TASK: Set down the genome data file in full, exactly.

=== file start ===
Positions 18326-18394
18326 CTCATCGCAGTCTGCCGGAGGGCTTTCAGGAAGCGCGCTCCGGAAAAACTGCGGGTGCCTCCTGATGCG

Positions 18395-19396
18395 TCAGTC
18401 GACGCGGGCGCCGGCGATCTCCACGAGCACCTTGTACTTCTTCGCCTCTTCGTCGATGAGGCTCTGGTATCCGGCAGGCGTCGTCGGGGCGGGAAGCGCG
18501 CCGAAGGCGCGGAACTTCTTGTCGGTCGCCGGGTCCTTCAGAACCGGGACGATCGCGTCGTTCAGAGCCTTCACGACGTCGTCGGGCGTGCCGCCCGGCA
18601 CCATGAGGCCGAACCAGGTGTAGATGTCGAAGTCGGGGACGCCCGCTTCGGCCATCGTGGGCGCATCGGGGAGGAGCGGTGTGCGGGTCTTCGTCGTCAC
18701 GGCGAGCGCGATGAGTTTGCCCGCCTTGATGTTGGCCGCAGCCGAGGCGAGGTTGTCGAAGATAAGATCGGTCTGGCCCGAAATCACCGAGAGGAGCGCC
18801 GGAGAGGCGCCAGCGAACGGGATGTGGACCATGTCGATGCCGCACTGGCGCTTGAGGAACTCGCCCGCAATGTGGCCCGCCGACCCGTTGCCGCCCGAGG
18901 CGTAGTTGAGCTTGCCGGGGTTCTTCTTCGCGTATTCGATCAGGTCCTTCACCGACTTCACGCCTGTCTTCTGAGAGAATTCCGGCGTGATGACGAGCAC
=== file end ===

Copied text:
Positions 18326-18394
18326 CTCATCGCAGTCTGCCGGAGGGCTTTCAGGAAGCGCGCTCCGGAAAAACTGCGGGTGCCTCCTGATGCG

Positions 18395-19396
18395 TCAGTC
18401 GACGCGGGCGCCGGCGATCTCCACGAGCACCTTGTACTTCTTCGCCTCTTCGTCGATGAGGCTCTGGTATCCGGCAGGCGTCGTCGGGGCGGGAAGCGCG
18501 CCGAAGGCGCGGAACTTCTTGTCGGTCGCCGGGTCCTTCAGAACCGGGACGATCGCGTCGTTCAGAGCCTTCACGACGTCGTCGGGCGTGCCGCCCGGCA
18601 CCATGAGGCCGAACCAGGTGTAGATGTCGAAGTCGGGGACGCCCGCTTCGGCCATCGTGGGCGCATCGGGGAGGAGCGGTGTGCGGGTCTTCGTCGTCAC
18701 GGCGAGCGCGATGAGTTTGCCCGCCTTGATGTTGGCCGCAGCCGAGGCGAGGTTGTCGAAGATAAGATCGGTCTGGCCCGAAATCACCGAGAGGAGCGCC
18801 GGAGAGGCGCCAGCGAACGGGATGTGGACCATGTCGATGCCGCACTGGCGCTTGAGGAACTCGCCCGCAATGTGGCCCGCCGACCCGTTGCCGCCCGAGG
18901 CGTAGTTGAGCTTGCCGGGGTTCTTCTTCGCGTATTCGATCAGGTCCTTCACCGACTTCACGCCTGTCTTCTGAGAGAATTCCGGCGTGATGACGAGCAC